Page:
*THE STRUGGLE FOR FREEDOM AND DEMOCRACY: LESSONS FROM FOOTBALL AND BOXING* I was here reflecting on what I can compare our struggle to.
The struggle for freedom and democracy in Uganda is like a football game or a boxing match.In these games, there are four categories of people. You have the coaches, the spectators, the referees and the players.
The coaches are mostly those who came before us, whether here in Uganda or other places in the world. Some of them are alive, while others are long dead. They used to be good players before, but they are now retired and are cheering us on from the side. They want to see us succeed, and so, they give us guidance and follow us with their blessings. For me, these people include Malcolm X, Marcus Garvey, Morgan Tsvangrai, Andrew Kayiira, Dr. Paul Kawanga Ssemwogerere, etc. Each one of us has his or her own coaches.
The second category are spectators. These are people who simply see things happening. They are as oppressed as everyone else, and sometimes even more oppressed, but they will take no part in trying to change or improve the situation. They wait for the news every evening to see what Bobi Wine or Dr. Besigye has done today. Each day, they pass by the stalls and see headlines of the worst corruption scandals lining the streets of Kampala, but they look the other way. They know how much money is stolen every year and see the poverty all over, but they don’t want to land themselves in any trouble with the regime. At best, they make a short prayer and keep wishing that things will change some day. They are spectators. They know how the election was rigged and how countless innocent Ugandans are in prisons or killed. They feel bad at how terrible their country is being run. But they will not do anything beyond what they feel. They are angry and hungry, but they have chosen to remain complacent. They follow the goings on and talk so much about politics with their friends. But at the end of each day, they return home unbothered or unwilling to get involved.
The third category is that of referees. These people are neither players nor spectators, but they are very busy on the pitch. They spend all their time criticising everyone for not playing right, but they will never set foot into the football pitch or the boxing ring. Their duty is to judge all the people all the time. When there is a protest, they keep home, and in the evening post on Facebook how the protest could have been done better. They will not show up to guard the vote but will ask why you did not do this or that to guard the vote. They know how to give yellow cards and red cards to everyone else except themselves. Their preferred statements are, “You should have done this or done that.” You ask them why they did not come in to do that which they say was right, but well, they are referees! When they appear on television or write articles, they ask why you did not this or that! They never come in when the players need advice; they only come in when the players make mistakes. They rarely notice the achievements- they only notice the faults and sing their voices hoarse. They are experts at pointing out mistakes. If they do not find any mistake, they will try their best to create it!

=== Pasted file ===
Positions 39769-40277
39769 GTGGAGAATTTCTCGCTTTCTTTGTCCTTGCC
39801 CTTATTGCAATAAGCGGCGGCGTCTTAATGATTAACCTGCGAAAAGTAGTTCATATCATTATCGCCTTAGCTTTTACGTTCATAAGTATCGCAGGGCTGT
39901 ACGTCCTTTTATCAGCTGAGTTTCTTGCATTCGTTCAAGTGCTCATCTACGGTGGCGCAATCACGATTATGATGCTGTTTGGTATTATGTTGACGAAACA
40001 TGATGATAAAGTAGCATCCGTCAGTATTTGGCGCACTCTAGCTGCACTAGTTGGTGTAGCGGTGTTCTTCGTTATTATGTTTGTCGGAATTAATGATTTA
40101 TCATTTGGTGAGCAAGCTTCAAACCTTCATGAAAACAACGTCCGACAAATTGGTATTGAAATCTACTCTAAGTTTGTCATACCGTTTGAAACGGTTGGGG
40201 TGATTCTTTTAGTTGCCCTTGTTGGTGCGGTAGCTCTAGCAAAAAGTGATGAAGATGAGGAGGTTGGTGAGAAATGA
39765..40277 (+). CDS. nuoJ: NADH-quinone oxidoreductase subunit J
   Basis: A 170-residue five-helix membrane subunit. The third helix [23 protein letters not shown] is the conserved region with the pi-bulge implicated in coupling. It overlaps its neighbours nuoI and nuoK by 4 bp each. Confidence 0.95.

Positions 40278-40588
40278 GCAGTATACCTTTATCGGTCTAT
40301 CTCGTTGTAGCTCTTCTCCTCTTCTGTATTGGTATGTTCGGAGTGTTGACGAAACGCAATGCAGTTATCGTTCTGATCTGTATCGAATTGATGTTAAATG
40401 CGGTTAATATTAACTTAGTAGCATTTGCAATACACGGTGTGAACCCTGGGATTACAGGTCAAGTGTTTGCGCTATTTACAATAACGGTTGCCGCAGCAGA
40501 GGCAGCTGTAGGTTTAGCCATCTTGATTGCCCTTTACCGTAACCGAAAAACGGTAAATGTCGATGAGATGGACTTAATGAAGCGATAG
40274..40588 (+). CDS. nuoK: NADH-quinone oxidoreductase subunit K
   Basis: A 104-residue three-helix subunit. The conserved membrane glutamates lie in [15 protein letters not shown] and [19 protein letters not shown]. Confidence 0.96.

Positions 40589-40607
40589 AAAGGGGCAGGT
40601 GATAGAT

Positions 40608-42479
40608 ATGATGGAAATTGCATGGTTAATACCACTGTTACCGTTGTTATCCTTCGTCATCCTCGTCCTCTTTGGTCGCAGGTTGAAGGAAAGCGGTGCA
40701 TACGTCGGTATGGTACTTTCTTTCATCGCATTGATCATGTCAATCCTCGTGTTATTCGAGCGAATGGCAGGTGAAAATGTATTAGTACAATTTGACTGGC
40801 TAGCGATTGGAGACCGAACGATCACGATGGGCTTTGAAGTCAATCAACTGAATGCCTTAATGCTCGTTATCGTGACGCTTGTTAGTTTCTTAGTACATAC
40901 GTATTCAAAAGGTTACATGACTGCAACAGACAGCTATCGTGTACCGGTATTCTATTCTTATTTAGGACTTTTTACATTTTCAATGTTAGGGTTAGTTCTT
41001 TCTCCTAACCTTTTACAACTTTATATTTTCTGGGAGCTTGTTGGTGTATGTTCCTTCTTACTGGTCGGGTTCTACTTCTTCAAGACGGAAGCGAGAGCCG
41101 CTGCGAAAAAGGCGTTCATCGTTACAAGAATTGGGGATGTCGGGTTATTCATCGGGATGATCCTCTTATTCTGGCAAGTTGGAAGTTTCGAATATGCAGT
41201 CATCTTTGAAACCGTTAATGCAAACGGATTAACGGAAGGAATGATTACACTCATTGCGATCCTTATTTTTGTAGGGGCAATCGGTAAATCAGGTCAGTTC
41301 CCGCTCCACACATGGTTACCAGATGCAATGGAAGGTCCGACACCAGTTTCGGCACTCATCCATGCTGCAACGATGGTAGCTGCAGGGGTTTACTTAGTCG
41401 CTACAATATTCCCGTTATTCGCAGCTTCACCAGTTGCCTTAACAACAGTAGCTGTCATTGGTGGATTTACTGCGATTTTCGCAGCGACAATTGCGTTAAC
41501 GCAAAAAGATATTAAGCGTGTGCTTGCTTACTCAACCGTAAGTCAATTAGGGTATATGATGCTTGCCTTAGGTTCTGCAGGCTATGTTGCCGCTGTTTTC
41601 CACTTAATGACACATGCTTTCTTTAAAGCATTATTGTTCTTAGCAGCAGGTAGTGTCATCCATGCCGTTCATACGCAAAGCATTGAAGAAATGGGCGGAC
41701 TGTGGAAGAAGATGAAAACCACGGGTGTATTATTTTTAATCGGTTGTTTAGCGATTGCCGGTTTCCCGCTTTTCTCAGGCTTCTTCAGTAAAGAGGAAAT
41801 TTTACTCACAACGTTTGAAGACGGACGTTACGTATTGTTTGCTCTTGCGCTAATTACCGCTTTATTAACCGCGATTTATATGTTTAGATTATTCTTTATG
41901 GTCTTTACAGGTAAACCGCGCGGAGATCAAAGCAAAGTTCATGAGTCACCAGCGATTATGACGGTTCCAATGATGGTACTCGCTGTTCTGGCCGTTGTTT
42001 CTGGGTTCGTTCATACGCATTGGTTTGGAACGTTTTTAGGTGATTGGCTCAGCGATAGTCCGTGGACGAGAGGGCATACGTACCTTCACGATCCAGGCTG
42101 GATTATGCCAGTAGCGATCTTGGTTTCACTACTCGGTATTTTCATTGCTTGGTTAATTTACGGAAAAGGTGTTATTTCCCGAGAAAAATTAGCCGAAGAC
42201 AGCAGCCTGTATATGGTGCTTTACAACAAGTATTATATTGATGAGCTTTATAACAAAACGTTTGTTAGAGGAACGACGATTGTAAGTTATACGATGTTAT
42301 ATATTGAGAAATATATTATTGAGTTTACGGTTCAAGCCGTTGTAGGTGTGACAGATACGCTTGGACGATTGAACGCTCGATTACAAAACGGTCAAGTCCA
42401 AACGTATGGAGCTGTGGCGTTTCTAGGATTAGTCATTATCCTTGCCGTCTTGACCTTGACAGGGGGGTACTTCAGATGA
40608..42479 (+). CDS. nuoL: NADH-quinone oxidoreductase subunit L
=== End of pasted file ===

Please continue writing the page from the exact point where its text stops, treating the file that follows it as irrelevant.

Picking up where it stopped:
Finally, the fourth category is that of players. These are comrades who are right into the game. They are sweating all over, fighting very hard to win the prize. When they get knocked down, they rise up again. When the spectators boo them, they strive to better their game. In a struggle like ours, these are men and women who have sacrificed everything in order to be participants in the liberation of their country. They come up with all sorts of ideas and try them out. Some of their ideas may be amateurish or even reckless, but their passion drives them to try out anything to further the cause. Their joy is seeing the struggle advances to the next stage. When they fail today, they return tomorrow. Some of them have injuries, others have scars. Yet, they soldier on. Their glory and joy lies in nothing else, but seeing the struggle succeed or at least move forward each day. Their eyes do not leave the ball. They follow it wherever it goes- their aim is simply scoring goals.
Of course, as in football, some players are often compromised by the opposing camp and deliberately score “own goals”. But these do not go far. They are soon exposed by their actions, because if their actions are to the advantage of the opponent, then you don’t ask who they work for. To you who is reading this, my question is, where do you fall? Comrades who are truly in the struggle for freedom must be players! That is what we are called to do. Leave the referees alone. Their job description is to find fault, even where it is not. BUT NEITHER THE REFEREES NOR THE SPECTATORS EVER GET THE TROPHY. The trophy is won by the players. When they win it, they will often run and hand it over to the coach!
Of course the sad irony is that when victory is eventually won, the referees and spectators will often ask for the best seat at the high table. But the player is not even bothered by this- all he wants is to smell the sweet scent of victory.
Fellow players, let us keep our eyes on the prize. God is with us. Teri kuzikiza.#WeAreRemovingADictator